There is also extensive research offering general guidance for dosing and timing of induction. Most protocols use the Clinical Opioid Withdrawal Scale (COWS) to assess withdrawal severity. The COWS is a clinician-administered tool for assessing a patient’s level of opioid withdrawal by rating 11 commonly seen opioid withdrawal symptoms.12

Clinical assessment of withdrawal is imperative for decreasing the risk of precipitated withdrawal. Precipitated withdrawal is a particularly worrisome adverse effect. This occurs when a patient undergoes induction too soon after use of another opioid agonist. The patient experiences an immediate withdrawal syndrome due to displacement of that agonist by buprenorphine, a partial agonist with high affinity.

Precipitated withdrawal can largely be avoided by only commencing induction in a patient with objective evidence of opioid withdrawal. There are no strict cutoff criteria based on COWS score, but studies in the aforementioned 2020 review used COWS score cutoffs as low as 6 and as high as 13.9

In conclusion, buprenorphine has been shown to be a safe and effective medication in multiple settings with extensive research on both unobserved induction and physician-observed induction. Emerging evidence suggests that EMT-observed induction of buprenorphine may represent a third setting that could allow another subset of patients to access treatment. In planning how this might come to fruition, numerous studies exist to help guide decisions on patients to include/exclude, timing of induction, and dosing.


  1. Center for Substance Abuse Treatment. Clinical Guidelines for the Use of Buprenorphine in the Treatment of Opioid Addiction. Treatment Improvement Protocol (TIP) Series 40. Rockville, MD: Substance Abuse and Mental Health Services Administration, 2004.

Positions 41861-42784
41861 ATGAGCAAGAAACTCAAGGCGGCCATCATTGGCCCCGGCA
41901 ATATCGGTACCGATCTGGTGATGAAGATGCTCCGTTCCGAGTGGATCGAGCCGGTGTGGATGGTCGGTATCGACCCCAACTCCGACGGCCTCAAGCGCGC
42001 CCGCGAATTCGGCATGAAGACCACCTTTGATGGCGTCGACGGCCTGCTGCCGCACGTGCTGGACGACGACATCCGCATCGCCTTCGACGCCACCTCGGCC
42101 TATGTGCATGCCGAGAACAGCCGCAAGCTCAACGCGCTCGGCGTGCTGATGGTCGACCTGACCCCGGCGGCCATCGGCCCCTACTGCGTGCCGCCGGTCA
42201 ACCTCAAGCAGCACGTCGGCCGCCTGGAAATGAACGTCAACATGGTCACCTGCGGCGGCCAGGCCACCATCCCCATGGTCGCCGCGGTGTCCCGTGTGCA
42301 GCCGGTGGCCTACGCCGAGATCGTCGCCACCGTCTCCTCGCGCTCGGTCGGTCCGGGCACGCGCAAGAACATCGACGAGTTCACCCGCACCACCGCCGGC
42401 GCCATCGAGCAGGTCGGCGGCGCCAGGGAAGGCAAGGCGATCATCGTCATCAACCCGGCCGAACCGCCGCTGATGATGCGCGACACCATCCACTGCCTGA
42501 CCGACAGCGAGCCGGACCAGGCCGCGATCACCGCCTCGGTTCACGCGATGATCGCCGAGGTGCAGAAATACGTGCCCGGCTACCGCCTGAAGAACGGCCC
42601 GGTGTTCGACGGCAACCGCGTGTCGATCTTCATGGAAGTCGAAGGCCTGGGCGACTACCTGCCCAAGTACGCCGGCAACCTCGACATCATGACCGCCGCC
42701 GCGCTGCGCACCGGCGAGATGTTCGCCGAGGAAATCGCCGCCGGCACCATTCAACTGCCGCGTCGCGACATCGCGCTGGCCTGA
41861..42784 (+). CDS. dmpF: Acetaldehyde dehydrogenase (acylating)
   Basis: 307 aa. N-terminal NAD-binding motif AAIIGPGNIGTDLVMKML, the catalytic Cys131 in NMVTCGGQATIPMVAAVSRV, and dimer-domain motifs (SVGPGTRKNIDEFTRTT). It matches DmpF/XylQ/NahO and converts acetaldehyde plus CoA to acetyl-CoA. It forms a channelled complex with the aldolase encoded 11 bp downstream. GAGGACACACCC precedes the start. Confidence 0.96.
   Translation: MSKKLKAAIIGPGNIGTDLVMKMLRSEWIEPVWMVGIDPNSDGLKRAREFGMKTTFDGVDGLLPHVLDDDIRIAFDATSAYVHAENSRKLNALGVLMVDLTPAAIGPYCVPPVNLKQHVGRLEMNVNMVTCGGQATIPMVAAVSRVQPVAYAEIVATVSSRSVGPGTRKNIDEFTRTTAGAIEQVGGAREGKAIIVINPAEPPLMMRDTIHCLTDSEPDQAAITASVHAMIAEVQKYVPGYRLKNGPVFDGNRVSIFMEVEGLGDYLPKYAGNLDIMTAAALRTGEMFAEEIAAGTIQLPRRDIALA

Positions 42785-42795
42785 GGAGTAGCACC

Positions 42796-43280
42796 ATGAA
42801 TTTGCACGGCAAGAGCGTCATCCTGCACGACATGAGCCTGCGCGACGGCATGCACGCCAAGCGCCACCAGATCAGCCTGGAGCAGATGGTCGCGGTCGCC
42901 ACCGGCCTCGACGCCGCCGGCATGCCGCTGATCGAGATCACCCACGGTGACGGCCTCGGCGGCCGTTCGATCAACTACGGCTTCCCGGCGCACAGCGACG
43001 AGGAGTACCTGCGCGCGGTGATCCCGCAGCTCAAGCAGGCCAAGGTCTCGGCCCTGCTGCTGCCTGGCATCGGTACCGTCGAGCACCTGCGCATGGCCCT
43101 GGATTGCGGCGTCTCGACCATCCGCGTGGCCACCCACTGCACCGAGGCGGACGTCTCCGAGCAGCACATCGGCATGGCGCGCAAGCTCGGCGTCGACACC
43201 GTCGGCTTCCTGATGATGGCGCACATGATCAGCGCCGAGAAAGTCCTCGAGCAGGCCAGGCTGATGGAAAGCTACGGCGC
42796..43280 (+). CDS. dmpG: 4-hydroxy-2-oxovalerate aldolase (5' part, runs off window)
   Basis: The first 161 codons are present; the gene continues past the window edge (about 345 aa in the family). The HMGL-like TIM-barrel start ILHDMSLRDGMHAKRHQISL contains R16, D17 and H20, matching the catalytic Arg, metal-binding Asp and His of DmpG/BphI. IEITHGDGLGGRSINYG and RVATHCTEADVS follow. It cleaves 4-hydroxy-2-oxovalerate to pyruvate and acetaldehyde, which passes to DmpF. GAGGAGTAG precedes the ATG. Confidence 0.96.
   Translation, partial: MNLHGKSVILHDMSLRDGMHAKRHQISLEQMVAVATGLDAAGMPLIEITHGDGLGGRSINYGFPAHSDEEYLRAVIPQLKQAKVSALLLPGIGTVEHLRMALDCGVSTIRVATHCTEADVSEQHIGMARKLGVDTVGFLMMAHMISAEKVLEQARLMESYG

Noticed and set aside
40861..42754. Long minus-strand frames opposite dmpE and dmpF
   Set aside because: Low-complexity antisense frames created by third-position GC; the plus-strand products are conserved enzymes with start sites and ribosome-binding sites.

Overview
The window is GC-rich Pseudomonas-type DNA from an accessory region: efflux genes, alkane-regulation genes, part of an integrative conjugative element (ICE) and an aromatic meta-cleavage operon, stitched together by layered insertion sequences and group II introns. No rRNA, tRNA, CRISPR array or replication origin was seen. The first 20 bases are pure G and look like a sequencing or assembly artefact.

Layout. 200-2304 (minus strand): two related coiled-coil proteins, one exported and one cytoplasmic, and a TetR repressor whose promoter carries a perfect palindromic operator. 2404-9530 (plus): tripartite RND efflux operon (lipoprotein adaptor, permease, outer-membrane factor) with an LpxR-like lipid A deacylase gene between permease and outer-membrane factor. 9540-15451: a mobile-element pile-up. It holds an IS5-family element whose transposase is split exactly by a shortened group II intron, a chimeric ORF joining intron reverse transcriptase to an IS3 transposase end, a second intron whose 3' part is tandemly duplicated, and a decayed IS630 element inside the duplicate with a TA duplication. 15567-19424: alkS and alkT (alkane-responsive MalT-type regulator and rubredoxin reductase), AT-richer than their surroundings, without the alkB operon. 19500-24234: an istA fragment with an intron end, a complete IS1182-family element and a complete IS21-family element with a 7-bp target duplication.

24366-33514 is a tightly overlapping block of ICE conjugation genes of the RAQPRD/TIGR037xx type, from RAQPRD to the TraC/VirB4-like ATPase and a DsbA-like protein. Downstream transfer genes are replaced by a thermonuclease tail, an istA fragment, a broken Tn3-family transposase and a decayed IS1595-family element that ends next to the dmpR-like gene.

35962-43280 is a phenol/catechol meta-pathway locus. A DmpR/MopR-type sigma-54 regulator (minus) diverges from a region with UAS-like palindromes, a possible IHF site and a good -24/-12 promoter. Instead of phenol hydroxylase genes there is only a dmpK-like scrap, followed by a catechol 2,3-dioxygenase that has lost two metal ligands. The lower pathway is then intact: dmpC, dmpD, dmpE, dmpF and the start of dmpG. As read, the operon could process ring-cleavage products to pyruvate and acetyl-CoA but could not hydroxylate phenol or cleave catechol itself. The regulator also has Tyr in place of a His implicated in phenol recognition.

2. Mintzer IL, Eisenberg M, Terra M, MacVane C, Himmelstein DU, Woolhandler S. Treating opioid addiction with buprenorphine-naloxone in community-based primary care settings. Ann Fam Med. 2007;5(2):146–50.
  3. Alford DP, LaBelle CT, Richardson JM, et al. Treating homeless opioid dependent patients with buprenorphine in an office-based setting. J Gen Intern Med. 2007;22(2):171–6.
  4. Walley AY, Alperen JK, Cheng DM, et al. Office-based management of opioid dependence with buprenorphine: clinical practices and barriers. J Gen Intern Med. 2008;23(9):1393–8.
  5. Lee JD, Grossman E, DiRocco D, Gourevitch MN. Home buprenorphine/naloxone induction in primary care. J Gen Intern Med. 2009;24(2):226-232.
  6. D’Onofrio G, O’Connor PG, Pantalon MV, et al. Emergency department-initiated buprenorphine/naloxone treatment for opioid dependence: a randomized clinical trial. JAMA. 2015;313(16):1636–1644.
  7. D’Onofrio G, Edelman EJ, Hawk KF, et al. Implementation facilitation to promote emergency department-initiated buprenorphine for opioid use disorder: protocol for a hybrid type III effectiveness-implementation study (Project ED HEALTH). Implement Sci. 2019;14(1):48.
  8. Carroll GG, Wasserman DD, Shah AA, et al. Buprenorphine Field Initiation of ReScue Treatment by Emergency Medical Services (Bupe FIRST EMS): A Case Series. Prehosp Emerg Care. 2020;1–6.
  9. Cao SS, Dunham SI, Simpson SA. Prescribing Buprenorphine for Opioid Use Disorders in the ED: A Review of Best Practices, Barriers, and Future Directions. Open Access Emerg Med. 2020;12:261-274.
  10. Kaucher KA, Caruso EH, Sungar G, et al. Evaluation of an emergency department buprenorphine induction and medication-assisted treatment referral program. Am J Emerg Med. 2020;38(2):300–304.
  11. Herring AA, Perrone J, Nelson LS. Managing Opioid Withdrawal in the Emergency Department With Buprenorphine. Ann Emerg Med. 2019;73(5):481–487.
  12. Wesson DR, Ling W. The Clinical Opiate Withdrawal Scale (COWS). J Psychoactive Drugs. 2003;35(2):253–259.